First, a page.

Garcia v. California Department of Corrections Medical Department of Delano

Filing 26

ORDER DENYING Plaintiff's Motion for Relief From Voluntary Dismissal; ORDER DENYING Motion for Appointment of Counsel 25 , signed by Magistrate Judge Barbara A. McAuliffe on 8/4/17. (Hellings, J)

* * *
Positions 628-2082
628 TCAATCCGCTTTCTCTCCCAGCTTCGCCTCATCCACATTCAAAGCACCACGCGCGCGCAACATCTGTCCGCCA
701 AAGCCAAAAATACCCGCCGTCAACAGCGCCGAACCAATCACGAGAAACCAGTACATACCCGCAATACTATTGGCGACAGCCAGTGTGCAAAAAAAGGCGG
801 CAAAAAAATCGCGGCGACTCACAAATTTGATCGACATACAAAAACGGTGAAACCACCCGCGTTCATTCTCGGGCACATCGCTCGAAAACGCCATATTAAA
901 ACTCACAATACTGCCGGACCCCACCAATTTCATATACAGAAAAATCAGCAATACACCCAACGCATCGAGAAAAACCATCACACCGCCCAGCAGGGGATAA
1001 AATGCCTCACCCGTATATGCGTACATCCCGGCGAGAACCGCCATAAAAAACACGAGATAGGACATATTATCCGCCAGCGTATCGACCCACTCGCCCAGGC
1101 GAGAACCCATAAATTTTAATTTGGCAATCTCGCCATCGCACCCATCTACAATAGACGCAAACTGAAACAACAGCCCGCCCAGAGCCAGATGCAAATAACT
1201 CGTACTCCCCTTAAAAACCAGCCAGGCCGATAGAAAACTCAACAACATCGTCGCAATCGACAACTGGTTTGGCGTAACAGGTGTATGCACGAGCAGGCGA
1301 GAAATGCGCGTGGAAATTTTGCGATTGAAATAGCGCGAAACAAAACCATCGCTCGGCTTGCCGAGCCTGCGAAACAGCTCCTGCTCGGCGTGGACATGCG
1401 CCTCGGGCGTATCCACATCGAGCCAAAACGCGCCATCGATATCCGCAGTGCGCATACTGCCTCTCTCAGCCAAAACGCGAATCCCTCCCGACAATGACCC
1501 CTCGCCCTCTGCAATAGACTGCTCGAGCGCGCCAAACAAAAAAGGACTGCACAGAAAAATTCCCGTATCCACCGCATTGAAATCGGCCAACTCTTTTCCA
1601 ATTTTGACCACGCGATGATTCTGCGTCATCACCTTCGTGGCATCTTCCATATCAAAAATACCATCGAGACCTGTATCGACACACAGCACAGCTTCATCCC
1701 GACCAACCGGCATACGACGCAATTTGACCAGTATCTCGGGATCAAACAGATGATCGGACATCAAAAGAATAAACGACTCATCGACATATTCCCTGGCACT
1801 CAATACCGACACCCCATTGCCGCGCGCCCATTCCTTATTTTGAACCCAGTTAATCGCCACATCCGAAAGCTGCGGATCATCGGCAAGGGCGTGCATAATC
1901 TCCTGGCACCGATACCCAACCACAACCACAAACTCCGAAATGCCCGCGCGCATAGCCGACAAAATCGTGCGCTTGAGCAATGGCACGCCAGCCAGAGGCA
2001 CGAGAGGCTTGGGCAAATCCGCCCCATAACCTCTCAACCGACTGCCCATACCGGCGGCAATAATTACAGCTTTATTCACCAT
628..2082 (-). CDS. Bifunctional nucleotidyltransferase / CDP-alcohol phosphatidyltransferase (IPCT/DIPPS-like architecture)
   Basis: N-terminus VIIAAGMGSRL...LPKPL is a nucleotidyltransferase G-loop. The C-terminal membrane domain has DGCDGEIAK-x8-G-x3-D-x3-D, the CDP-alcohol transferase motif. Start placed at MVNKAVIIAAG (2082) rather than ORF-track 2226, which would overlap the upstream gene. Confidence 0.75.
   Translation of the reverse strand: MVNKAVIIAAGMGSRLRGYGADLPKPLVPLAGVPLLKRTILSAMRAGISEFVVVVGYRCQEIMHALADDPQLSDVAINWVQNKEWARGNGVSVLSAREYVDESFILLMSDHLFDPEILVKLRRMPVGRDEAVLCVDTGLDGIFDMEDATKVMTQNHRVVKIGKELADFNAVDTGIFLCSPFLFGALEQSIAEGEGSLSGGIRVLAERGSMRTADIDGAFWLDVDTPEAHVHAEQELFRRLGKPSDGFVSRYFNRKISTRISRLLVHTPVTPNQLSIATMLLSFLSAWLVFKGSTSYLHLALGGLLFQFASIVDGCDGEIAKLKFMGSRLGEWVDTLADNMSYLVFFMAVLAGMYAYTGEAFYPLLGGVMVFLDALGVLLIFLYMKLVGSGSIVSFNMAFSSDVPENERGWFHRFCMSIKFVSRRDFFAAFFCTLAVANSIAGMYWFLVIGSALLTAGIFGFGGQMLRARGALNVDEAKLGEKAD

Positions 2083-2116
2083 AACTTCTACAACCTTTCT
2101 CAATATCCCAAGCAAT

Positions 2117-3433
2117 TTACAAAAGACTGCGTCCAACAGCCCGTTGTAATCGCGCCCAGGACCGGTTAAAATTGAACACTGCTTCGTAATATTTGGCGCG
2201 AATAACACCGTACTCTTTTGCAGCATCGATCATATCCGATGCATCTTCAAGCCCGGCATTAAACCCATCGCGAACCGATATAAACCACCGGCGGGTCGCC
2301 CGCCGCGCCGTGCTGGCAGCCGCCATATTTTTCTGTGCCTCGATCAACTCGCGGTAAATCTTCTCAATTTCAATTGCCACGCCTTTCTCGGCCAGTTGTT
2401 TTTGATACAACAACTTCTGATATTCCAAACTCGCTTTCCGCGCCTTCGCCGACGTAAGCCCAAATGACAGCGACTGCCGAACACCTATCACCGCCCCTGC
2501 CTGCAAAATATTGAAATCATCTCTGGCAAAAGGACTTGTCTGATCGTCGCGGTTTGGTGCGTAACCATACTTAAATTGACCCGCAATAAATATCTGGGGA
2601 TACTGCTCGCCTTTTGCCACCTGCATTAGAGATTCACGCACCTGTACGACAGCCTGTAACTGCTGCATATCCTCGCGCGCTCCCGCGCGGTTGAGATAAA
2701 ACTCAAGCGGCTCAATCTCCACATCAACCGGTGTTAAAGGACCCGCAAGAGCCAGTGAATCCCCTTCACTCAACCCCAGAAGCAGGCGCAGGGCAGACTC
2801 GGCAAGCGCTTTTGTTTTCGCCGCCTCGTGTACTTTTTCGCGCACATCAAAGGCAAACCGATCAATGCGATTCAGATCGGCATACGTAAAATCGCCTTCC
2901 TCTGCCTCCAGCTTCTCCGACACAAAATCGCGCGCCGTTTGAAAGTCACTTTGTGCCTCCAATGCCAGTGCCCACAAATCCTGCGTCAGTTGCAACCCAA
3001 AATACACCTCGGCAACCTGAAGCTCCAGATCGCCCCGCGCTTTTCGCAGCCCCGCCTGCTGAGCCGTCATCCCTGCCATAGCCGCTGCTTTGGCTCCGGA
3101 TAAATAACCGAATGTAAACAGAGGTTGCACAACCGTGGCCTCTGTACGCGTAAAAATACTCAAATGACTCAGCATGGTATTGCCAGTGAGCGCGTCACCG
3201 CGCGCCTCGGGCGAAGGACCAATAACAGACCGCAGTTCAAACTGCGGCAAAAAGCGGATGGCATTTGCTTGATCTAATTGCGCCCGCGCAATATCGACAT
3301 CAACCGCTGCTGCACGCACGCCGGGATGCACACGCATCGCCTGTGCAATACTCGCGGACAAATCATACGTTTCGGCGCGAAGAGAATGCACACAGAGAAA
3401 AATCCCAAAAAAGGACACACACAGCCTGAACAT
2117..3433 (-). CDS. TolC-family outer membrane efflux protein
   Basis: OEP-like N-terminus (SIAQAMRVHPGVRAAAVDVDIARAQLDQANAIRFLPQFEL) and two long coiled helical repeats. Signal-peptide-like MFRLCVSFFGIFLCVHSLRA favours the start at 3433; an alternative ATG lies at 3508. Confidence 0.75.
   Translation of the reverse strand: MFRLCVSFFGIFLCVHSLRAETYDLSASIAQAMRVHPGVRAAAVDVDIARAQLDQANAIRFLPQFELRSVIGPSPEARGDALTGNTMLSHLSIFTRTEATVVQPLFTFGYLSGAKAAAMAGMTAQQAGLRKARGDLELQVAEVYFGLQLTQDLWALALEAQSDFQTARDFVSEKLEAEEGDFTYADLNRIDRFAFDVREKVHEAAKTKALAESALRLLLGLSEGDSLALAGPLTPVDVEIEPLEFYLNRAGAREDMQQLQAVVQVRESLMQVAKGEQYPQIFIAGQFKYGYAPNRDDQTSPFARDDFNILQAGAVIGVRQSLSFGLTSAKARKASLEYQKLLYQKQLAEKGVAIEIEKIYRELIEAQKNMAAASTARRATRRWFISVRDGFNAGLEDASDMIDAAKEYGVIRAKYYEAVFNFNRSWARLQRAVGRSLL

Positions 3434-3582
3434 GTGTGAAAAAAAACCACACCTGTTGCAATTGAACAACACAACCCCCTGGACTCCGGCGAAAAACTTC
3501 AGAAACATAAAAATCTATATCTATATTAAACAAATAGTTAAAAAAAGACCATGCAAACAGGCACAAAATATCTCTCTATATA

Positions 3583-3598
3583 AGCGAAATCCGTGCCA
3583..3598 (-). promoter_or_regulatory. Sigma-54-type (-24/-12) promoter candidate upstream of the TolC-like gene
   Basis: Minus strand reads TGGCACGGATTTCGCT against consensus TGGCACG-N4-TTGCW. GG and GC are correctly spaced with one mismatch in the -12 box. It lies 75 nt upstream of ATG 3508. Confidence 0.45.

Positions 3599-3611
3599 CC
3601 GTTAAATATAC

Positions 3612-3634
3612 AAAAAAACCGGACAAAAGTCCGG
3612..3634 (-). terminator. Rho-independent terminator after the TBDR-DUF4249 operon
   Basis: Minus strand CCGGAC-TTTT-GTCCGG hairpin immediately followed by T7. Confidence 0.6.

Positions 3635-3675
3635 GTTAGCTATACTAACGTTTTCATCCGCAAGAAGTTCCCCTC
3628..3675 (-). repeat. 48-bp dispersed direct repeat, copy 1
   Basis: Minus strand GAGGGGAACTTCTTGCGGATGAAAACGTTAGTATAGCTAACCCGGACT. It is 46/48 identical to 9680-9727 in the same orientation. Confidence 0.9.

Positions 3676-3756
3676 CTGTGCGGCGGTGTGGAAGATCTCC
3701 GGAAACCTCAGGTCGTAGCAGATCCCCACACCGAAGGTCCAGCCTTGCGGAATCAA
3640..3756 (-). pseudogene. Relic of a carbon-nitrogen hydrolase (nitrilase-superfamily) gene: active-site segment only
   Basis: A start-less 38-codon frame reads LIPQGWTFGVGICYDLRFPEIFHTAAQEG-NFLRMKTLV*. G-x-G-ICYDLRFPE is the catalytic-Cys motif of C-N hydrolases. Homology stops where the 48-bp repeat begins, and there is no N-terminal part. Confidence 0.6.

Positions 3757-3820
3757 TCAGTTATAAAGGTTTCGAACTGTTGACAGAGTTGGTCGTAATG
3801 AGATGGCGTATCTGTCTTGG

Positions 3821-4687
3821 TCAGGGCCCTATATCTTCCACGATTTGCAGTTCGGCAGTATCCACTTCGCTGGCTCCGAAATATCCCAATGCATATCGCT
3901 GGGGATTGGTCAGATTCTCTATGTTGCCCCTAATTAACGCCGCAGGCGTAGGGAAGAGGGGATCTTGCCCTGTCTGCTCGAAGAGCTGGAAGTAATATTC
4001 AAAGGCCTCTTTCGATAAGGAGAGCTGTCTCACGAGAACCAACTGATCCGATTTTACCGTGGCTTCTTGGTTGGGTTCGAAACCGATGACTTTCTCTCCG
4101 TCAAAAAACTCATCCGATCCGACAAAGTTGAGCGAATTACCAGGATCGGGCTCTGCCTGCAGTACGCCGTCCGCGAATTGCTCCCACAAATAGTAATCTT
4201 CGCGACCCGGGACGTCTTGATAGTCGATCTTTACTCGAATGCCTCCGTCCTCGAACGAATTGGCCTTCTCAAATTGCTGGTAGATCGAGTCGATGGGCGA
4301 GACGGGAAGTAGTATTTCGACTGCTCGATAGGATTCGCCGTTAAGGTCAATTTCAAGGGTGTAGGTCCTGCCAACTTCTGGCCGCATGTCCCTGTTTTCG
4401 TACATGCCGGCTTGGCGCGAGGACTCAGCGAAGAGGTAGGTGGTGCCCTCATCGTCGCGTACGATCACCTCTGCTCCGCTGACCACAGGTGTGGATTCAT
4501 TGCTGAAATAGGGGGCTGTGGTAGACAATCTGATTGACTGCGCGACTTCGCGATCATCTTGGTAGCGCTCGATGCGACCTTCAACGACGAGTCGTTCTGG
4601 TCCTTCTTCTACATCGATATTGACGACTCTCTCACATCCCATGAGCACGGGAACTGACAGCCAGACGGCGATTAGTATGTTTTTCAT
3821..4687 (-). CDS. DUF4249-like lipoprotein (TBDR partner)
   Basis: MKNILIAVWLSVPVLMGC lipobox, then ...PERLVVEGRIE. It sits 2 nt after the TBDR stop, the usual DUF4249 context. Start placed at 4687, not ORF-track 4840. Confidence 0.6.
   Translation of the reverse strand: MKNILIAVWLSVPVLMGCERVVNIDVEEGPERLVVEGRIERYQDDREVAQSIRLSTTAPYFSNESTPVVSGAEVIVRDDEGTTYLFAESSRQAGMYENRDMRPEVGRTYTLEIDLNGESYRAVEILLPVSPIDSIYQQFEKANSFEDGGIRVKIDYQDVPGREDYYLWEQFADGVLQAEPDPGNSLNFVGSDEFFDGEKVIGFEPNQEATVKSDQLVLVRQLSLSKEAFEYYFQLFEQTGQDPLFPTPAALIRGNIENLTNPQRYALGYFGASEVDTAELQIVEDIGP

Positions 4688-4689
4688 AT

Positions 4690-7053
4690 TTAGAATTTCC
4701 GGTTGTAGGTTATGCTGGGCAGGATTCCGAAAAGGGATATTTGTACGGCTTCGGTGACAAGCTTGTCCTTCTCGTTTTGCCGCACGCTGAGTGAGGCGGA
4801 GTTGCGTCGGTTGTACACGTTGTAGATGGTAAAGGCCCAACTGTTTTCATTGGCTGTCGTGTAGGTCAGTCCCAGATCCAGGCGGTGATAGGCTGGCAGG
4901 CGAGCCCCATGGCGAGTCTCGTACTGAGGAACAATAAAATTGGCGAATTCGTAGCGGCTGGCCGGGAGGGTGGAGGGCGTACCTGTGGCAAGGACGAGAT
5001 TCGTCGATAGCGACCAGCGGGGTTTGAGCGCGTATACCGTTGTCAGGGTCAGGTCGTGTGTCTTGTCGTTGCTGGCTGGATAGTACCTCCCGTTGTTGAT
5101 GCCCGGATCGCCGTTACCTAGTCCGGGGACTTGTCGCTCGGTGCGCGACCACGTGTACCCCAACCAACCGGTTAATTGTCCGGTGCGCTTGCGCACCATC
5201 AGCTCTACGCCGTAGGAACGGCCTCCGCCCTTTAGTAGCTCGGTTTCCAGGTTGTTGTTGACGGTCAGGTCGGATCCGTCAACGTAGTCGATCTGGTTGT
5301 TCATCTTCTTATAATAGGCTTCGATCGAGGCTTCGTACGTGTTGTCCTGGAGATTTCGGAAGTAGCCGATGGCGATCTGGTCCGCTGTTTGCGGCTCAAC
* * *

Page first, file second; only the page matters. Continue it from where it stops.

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1 2 3 4 5 6 7 8 UNITED STATES DISTRICT COURT 9 EASTERN DISTRICT OF CALIFORNIA 10 11 EDWIN GARCIA, 12 13 14 15 Plaintiff, v. CALIFORNIA DEPARTMENT OF CORRECTIONS MEDICAL DEPARTMENT OF DELANO, Case No. 1:16-cv-00237-BAM (PC) ORDER DENYING PLAINTIFF’S MOTION FOR RELIEF FROM VOLUNTARY DISMISSAL ORDER DENYING MOTION FOR APPOINTMENT OF COUNSEL (Doc. No. 25) 16 Defendant. 17 18 19 I. 20 Plaintiff Edwin Garcia (“Plaintiff”) is a state prisoner proceeding pro se and in forma Background 21 pauperis in this civil rights action under 42 U.S.C. § 1983. Plaintiff initiated this action on 22 February 19, 2016. (ECF No. 1.) Plaintiff consented to the jurisdiction of the United States 23 Magistrate Judge. (ECF No. 8.) 24 On May 11, 2016, the then-assigned Magistrate Judge screened Plaintiff’s complaint and 25 dismissed it with leave to amend within thirty days. (ECF No. 10.) Following multiple 26 extensions of time to file an amended complaint, on January 20, 2017, the Court received a 27 “Motion to Withdraw 42 USC § 1983 Lawsuit.” (ECF No. 23 at p. 1.) The motion was signed by 28 1 1 Plaintiff and dated January 16, 2017. (Id.) In the motion, Plaintiff requested that the Court grant 2 his motion to withdraw the complaint against the California Department of Corrections Medical 3 Department of Delano. Plaintiff indicated that he instead intended to pursue his state claims and 4 causes of action “beyond the jurisdiction of this court.” (Id.) 5 On January 25, 2017, the Court construed Plaintiff’s motion as one requesting voluntary 6 dismissal of this action pursuant to Federal Rule of Civil Procedure 41(a), and directed the Clerk 7 of the Court to close the file in this case and to adjust the docket to reflect voluntary dismissal 8 without prejudice pursuant to Rule 41(a). (ECF No. 24.) The action was closed the same day. 9 On July 13, 2017, Plaintiff submitted a letter to the Court regarding this action. In the 10 letter, Plaintiff states that that this action was withdrawn without his acknowledgment or consent. 11 Plaintiff explains that he does not read or write English or Spanish and has a TABE Score of 1.0 12 for his reading and writing. Plaintiff avers that due to his lack of comprehension, he never knew 13 or understood why the Court withdrew his lawsuit. Additionally, Plaintiff contends that his legal 14 mail has been tampered with by the California Department of Corrections and Rehabilitation and 15 that he has no paperwork for this case because the person assisting him transferred to a different 16 prison and took his paperwork. Plaintiff now requests the appointment of counsel to assist him 17 with reopening this action. 18 19 20 21 22 The Court construes letter as a motion for relief pursuant to Federal Rule of Civil Procedure 60(b), along with a motion for the appointment of counsel. II. Motion for Reconsideration - Rule 60(b) A. Legal Standard Federal Rule of Civil Procedure 60(b) governs the reconsideration of final orders of the 23 district court. Rule 60(b) permits a district court to relieve a party from a final order, judgment or 24 proceeding on grounds of: “(1) mistake, inadvertence, surprise, or excusable neglect; (2) newly 25 discovered evidence . . .; (3) fraud . . . by an opposing party; (4) the judgment is void; (5) the 26 judgment has been satisfied, released or discharged . . . or (6) any other reason that justifies 27 relief.” Fed. R. Civ. P. 60(b). Motions made under Rule 60(b) must be made within a reasonable 28 time, “and for reasons (1), (2), and (3) no more than a year after the entry of the judgment or 2 1 order or date of the proceeding.” Fed. R. Civ. P. 60(c)(1). “What constitutes ‘reasonable time’ 2 depends upon the facts of each case, taking into consideration the interest in finality, the reason 3 for delay, the practical ability of the litigant to learn earlier of the grounds relied upon, and 4 prejudice to the other parties.” Lemoge v. United States, 587 F.3d 1188, 1196-97 (9th Cir. 2009) 5 (quoting Ashford v. Steuart, 657 F.2d 1053, 1055 (9th Cir. 1981) (per curiam)). 6 7 B. Discussion Plaintiff’s moving papers suggest that the withdrawal resulted from a mistake. Rule 8 60(b)(1) allows the Court to relieve a party from a final judgment, order or proceeding due to 9 mistake, inadvertence, surprise or excusable neglect. Fed. R. Civ. P. 60(b)(1). However, 10 Plaintiff’s assertion that this action was withdrawn without his acknowledgement or consent 11 appears to be contradicted by the motion to withdraw, which bears his signature. (ECF No. 23; 12 see e.g., ECF No. 1.) 13 Under Rule 60(b)(1), “[r]elief will not be granted if the mistake, inadvertence, or 14 excusable neglect is due to the carelessness on the part of the litigant or his attorney.” Timbisha 15 Shoshone Tribe v. Kennedy, 267 F.R.D. 333, 336 (E.D.Cal.2010) (citation and quotation marks 16 omitted). Rather, Rule 60(b)(1) requires some justification for “an error beyond a mere failure to 17 exercise due care.” Id. Further, Rule 60(b)(1) is “not intended to remedy the effect of a litigation 18 decision that a party comes later to regret.” Latshaw v. Trainer Wortham & Co., 452 F.3d 1097, 19 1101 (9th Cir. 2006). “For the purposes of subsection (b)(1), parties should be bound by and 20 accountable for the deliberate actions of themselves and their chosen counsel . . . .” Id. 21 Here, the Court finds that Plaintiff has not provided a sufficient justification for his failure 22 to inquire as to the contents of the motion to withdraw. There is no explanation as to why he 23 failed to exercise due care, particularly where he admits to an inability to read or write English. 24 Further, Plaintiff does not adequately justify why the signed motion to withdraw was filed 25 mistakenly or purportedly without his consent. That Plaintiff now regrets any decision to submit 26 a signed withdrawal of this action is not a sufficient ground warranting relief. Accordingly, 27 Plaintiff’s request for reconsideration shall be denied. 28 Additionally, Plaintiff’s related motion for the appointment of counsel shall be denied. 3 1 Plaintiff does not have a constitutional right to appointed counsel in this action, Rand v. Rowland, 2 113 F.3d 1520, 1525 (9th Cir. 1997), withdrawn in part on other grounds, 154 F.3d 952, 954 n. 1 3 (9th Cir. 1998), and the Court cannot require an attorney to represent Plaintiff pursuant to 28 4 U.S.C.§ 1915(e)(1). Mallard v. United States District Court for the Southern District of Iowa, 5 490 U.S. 296, 298, 109 S.Ct. 1814, 1816 (1989). However, in certain exceptional circumstances 6 the Court may request the voluntary assistance of counsel pursuant to section 1915(e)(1). Rand, 7 113 F.3d at 1525. Without a reasonable method of securing and compensating counsel, the Court 8 will seek volunteer counsel only in the most serious and exceptional cases. In determining 9 whether “exceptional circumstances exist, the district court must evaluate both the likelihood of 10 success on the merits [and] the ability of the [plaintiff] to articulate his claims pro se in light of 11 the complexity of the legal issues involved.” Id. (internal quotation marks and citations omitted). 12 Here, the Court does not find the requisite exceptional circumstances. Plaintiff has not 13 demonstrated likelihood of success on the merits of his underlying claims, and the Court notes 14 that Plaintiff has been unable to state a cognizable claim for relief and there is no operative 15 complaint on file in this action. 16 III. 17 For the reasons stated, Plaintiff’s motion for reconsideration and appointment of counsel 18 Conclusion and Order (ECF No. 25) is HEREBY DENIED. 19 20 21 IT IS SO ORDERED. Dated: /s/ Barbara August 4, 2017 A. McAuliffe _ UNITED STATES MAGISTRATE JUDGE 22 23 24 25 26 27 28 4